The pressure on the Sudanese government to allow a UN peace force into western Darfur to set the basis for a political settlement – similar to southern Sudan’s right to secede after a referendum – is intensifying. The latest push comes from the UN and from a joint effort by Britain and France. In their estimation, the charges of genocide and ethnic cleansing will make international action against Khartoum easier to take, should it resist their pressure. But, to his credit, president Omar al-Bashir continues to resist, even visiting Darfur on July 23 and declaring that “peace and tranquillity” have been fully restored.
The newest pressure came from the UN Human Rights Commission on July 27, when it issued a sharp rebuke to the Sudanese government, saying that it had failed to prosecute “militias that engage in ethnic cleansing” in Darfar. In its report, it said that “systematic serious human rights violations, including murder, rape, forced displacement and attacks against the civilian population, have been and continue to be committed with total impunity throughout Sudan and particularly in Darfur.” The committee called on the Khartoum government to “ensure that no financial support or material is channelled to militias that engage in ethnic cleansing.”
Only a week earlier, the British prime minister, Gordon Brown, and the French president, Nicholas Sarkozy, had met in Paris to announce a combined effort to compel Khartoum to accept a substantial peace force. They said that the UN must adopt a draft resolution authorising the swift dispatch of up to 26,000 troops and police to quell the violence in Darfur and pave the way for a peace process. Several days before, Ban Ki-mon, the UN secretary general, had said that he hoped that the UN resolution could be adopted “as early as this week”.
Sarkozy and Brown added that they would be prepared to provide substantial economic assistance to Darfur the moment the peace process was launched. They also promised to intervene personally to monitor progress. “Once the resolution is passed, we are prepared to go together to Darfur to make sure the peace process is moving forward,” Brown said. In his turn, Sarkozy said: “We cannot guarantee success. But what Gordon and I guarantee is that we are determined to shake up the system.” However, if success proves elusive and no resolution is passed, their countries will be prepared to act individually and increase the severity of their sanctions against Khartoum, Brown asserted. If no action is taken, “we will be prepared to consider as individual countries a toughening up of sanctions against the Sudanese regime,” he said.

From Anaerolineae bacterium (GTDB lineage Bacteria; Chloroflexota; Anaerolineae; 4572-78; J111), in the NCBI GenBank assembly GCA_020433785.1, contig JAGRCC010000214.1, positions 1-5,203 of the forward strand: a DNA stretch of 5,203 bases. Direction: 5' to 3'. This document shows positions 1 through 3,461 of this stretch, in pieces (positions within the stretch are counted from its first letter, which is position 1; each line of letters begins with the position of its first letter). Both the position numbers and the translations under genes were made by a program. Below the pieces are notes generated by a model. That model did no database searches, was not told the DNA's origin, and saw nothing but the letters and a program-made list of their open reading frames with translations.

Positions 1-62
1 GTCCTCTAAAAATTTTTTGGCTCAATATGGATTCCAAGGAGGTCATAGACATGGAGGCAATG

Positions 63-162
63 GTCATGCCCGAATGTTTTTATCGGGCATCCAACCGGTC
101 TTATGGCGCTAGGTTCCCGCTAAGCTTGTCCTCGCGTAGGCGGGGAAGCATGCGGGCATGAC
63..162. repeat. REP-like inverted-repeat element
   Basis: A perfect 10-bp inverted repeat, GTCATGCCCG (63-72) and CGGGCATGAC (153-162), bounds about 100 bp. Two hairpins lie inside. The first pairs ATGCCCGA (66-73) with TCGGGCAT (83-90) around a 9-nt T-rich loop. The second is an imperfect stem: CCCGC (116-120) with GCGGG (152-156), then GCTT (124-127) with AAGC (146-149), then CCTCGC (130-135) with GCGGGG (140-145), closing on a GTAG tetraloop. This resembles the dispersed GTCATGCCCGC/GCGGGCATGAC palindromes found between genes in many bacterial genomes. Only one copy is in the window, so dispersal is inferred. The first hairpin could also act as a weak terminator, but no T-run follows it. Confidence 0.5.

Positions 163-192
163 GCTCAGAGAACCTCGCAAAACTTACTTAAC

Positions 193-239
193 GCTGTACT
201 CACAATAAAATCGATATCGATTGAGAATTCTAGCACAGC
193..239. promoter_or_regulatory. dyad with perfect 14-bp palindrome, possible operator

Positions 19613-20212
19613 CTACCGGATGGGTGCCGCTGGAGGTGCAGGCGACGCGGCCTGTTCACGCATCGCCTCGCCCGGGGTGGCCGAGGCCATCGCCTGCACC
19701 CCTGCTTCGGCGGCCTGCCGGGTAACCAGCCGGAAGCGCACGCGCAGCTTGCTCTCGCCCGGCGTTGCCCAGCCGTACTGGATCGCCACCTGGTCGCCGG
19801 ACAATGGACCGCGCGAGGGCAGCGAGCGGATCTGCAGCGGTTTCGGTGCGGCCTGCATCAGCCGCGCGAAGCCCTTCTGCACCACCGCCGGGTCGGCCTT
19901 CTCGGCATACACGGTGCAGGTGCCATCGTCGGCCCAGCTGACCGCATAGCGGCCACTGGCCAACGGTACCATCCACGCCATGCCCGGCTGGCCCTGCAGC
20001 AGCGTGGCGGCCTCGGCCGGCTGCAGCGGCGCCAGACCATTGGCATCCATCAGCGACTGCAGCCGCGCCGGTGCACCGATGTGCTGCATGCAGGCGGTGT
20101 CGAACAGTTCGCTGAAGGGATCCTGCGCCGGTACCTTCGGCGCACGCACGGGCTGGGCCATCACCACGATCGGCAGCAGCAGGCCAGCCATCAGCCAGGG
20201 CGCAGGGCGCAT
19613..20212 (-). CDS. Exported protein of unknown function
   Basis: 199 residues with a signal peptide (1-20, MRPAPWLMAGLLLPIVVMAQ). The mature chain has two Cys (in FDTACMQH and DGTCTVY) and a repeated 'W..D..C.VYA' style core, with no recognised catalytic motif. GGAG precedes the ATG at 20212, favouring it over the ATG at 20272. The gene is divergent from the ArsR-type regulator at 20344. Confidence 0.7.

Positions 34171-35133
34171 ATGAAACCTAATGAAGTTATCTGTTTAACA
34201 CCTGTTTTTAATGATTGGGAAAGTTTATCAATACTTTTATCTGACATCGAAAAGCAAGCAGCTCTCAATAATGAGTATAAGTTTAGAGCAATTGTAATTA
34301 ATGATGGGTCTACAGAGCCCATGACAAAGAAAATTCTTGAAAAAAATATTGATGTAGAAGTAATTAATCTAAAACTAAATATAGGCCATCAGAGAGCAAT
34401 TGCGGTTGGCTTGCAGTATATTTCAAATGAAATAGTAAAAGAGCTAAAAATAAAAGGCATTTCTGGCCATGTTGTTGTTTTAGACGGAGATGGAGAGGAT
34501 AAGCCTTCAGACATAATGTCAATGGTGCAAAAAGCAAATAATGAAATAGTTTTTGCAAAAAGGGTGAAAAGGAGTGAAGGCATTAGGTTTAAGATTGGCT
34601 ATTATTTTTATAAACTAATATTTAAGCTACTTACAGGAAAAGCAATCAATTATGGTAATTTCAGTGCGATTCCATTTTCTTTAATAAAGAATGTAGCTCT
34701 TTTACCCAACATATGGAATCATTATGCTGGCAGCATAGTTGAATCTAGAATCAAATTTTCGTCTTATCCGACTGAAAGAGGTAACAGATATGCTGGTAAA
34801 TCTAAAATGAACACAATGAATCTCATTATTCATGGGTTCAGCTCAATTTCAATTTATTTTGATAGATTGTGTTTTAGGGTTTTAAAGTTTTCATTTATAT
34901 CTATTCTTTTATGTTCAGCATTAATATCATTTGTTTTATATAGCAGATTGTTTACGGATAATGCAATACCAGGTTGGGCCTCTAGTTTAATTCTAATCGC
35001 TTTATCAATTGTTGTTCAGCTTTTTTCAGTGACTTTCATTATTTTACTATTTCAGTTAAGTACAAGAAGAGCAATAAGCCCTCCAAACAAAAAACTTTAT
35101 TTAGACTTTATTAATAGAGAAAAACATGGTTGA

There is hardly any doubt that the Western media, which describe the Bashir regime as “Islamic” and “terrorist”, will continue their pressure on Sarkozy and Brown to translate their words into actions. After all, they began to exert strong pressure on the French president as soon as he came to office in May, accusing him of ignoring the Darfur issue as Jacques Chirac, his predecessor, had done. But when he began to join the US war on Darfur in Paris on June 25, they began to congratulate him. The ecstatic editorial published by the Times of London the next day was a typical comment. Observing that his remarks were even stronger than those made by Condoleezza Rice, the US secretary of state, at the conference, the editorial congratulated him on “deserving credit, not only for recognising that France has, until now, been dragging its feet over Darfur, but for taking a lead in pressing for effective measures to halt the slaughter.”
In fact, the Western media’s stance on the Darfur issue is so unreasonable that even president George W. Bush is accused of being “spineless on Sudan”, as a comment in the International Herald Tribune on July 10 read. Charging Khartoum with genocide on the scale of the mass-murders in Rwanda and Bosnia, the comment accused Bush of abandoning his promise to the people of Darfur on May 26 that “America will not turn away from this tragedy.”
Clearly, Sarkozy and Brown are not likely to take the advice of the Sudanese interior minister, Zubair Bashir, and cease to be agents of the US. Zubair launched a strong attack on the two for their statements on Darfur and accused them of following the US line, which is “very hostile” to his country, he said. Making his remarks as president Omar al-Bashir wound up his visit to Darfur, the interior minister accused them of implementing US policy “like slaves”.
Obviously, neither the Sudanese government nor the Western leaders are prepared to abandon their positions, and are therefore set for collision at the UN security council, where a Western plan on Darfur will be debated at the end of July. In fact, it was announced in London on July 28 that Gordon Brown is to fly to New York to address the UN and meet Bush. The two will clearly try to secure a UN resolution to send large numbers of international peace-keepers, whose task is to end the war and pave the way for a peace deal similar to that granting southern Sudan its right to secede. It is interesting that while Sarkozy and Brown were at their summit, the government of southern Sudan carried out a reshuffle and appointed new officials to prepare for the referendum on self-determination.
Clearly the largest Muslim-controlled country in Africa is about to be dismantled, yet Muslim and African countries are clearly not concerned. Sudan is a member of the Arab League, the Islamic Conference and the African Union. The majority of the members of these organisations will not defy the West’s resolve to break up Sudan.